• Peter Vardy has clarified this through the analogy of a king who falls in love with a peasant girl. Although he would have the power to force the girl to marry him, he instead chooses to win her round of her own accord since love cannot be created by compulsion. In the same way, God had to allow humans to develop for themselves, if their love of God was to be genuine.
  • If human perfection must be created by development, three things are required to enable this development to take place: a) humans had to be created imperfect, (so they were free to go against God) b) humans had to be distanced from God,( so they could decide whether or not they wanted to follow his laws. John Hick called this the "epistemic distance". Humans would obey God not because they had chosen to but because he was overlooking their every move) c) the natural world could not be a paradise.
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  • (in a world where there was no possible chance of ever causing any kind of harm, then humans would in fact not be free because every possible human action would result in happiness. Evil would be indistinguishable from good since both would result in the same outcome. In consequence, humans would be like robots. Everyone would follow God's laws because there would never be any difficulty in doing so. Qualities such as courage, honour and love would all be impossible. This would mean that there would be no opportunity to develop into God's likeness as these qualities are essential to such development.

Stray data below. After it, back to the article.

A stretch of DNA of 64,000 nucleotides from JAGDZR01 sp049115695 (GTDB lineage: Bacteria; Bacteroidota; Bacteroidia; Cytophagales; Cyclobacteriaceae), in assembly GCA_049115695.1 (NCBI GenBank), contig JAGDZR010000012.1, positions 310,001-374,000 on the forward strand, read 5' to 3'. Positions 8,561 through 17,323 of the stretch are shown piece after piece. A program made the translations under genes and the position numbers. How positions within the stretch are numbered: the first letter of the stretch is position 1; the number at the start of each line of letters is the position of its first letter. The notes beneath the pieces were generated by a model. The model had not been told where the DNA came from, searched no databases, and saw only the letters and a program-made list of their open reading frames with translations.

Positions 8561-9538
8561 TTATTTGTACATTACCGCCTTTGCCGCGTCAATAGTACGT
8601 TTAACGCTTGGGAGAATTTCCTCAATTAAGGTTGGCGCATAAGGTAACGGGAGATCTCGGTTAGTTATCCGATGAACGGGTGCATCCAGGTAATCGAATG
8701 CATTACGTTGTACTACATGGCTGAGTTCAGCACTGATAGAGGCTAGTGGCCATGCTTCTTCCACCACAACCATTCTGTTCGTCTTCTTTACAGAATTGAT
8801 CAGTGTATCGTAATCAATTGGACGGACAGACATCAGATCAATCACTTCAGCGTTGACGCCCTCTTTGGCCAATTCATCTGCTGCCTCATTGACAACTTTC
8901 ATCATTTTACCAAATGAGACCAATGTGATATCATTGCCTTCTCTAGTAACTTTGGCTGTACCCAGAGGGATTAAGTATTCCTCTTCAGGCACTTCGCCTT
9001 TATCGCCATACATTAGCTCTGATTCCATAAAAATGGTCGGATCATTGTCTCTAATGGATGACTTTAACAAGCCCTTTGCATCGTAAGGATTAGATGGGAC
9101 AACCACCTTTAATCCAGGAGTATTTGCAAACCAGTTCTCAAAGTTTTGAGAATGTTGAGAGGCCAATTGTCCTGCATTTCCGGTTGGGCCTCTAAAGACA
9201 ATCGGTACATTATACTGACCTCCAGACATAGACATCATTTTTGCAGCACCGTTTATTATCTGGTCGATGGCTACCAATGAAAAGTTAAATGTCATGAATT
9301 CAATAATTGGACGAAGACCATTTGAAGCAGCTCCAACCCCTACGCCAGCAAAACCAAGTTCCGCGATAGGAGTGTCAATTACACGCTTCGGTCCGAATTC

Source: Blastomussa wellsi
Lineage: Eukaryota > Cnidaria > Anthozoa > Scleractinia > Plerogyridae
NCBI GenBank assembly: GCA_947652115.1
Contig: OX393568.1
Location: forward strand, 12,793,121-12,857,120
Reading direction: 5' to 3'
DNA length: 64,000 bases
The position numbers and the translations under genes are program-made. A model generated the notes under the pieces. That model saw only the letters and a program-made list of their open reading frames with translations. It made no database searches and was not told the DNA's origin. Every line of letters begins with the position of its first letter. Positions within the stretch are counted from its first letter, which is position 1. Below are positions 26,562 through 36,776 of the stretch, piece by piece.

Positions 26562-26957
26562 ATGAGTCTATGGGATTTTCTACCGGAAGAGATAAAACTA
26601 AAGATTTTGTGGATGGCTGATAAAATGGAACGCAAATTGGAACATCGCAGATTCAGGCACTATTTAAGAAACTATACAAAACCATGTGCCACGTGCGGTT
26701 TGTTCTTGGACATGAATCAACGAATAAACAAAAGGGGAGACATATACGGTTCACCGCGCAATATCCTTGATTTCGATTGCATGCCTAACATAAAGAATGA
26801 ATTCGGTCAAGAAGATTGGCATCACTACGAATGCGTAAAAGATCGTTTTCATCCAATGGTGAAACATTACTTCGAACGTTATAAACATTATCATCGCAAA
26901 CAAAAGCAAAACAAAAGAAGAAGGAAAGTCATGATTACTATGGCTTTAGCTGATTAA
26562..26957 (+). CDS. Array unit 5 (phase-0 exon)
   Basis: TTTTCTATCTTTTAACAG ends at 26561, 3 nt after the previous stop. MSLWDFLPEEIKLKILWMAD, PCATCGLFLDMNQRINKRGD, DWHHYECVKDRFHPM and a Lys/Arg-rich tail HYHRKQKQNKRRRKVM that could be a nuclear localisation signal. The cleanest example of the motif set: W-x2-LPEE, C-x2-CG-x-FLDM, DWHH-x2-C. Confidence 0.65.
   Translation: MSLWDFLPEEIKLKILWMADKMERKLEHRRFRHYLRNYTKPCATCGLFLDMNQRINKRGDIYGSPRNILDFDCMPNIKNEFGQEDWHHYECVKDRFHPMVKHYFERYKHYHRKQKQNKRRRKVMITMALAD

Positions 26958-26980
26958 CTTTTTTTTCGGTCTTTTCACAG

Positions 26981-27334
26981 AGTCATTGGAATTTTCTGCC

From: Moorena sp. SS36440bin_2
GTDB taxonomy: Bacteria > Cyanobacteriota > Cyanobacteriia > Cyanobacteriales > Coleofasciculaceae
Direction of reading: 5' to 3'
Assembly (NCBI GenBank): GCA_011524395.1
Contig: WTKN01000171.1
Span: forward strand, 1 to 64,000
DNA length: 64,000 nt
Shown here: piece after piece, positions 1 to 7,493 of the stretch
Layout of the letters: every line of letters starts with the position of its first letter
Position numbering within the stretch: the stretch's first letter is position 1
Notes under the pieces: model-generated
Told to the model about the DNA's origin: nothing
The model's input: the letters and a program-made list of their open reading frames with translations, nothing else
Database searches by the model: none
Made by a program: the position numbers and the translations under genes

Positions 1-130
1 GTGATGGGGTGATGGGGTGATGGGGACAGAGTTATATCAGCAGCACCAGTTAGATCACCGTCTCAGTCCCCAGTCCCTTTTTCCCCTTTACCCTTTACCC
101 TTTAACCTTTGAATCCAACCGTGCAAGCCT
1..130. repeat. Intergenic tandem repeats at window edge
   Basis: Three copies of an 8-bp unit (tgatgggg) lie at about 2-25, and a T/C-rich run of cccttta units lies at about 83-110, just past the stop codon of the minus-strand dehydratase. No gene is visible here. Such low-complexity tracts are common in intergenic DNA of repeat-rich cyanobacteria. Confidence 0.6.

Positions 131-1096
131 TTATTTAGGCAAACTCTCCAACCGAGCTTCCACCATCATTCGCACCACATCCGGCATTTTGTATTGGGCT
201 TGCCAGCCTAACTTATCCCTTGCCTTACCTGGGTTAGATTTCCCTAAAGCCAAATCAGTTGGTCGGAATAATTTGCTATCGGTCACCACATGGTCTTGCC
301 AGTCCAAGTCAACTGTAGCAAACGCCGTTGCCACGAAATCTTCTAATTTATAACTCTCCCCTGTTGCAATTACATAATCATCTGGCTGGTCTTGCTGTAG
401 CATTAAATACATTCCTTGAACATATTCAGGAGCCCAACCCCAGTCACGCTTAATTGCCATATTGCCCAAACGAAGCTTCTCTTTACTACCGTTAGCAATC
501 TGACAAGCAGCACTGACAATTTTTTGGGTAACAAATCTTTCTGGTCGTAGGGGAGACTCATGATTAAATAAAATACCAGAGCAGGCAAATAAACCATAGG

• Hick believes moral evil is a necessary price to pay for our freedom to love God and to grow spiritually but with natural evil, he acknowledges that it is not angels or the devil but says that yes, there is a problem with both the intensity and indiscriminate nature of evil.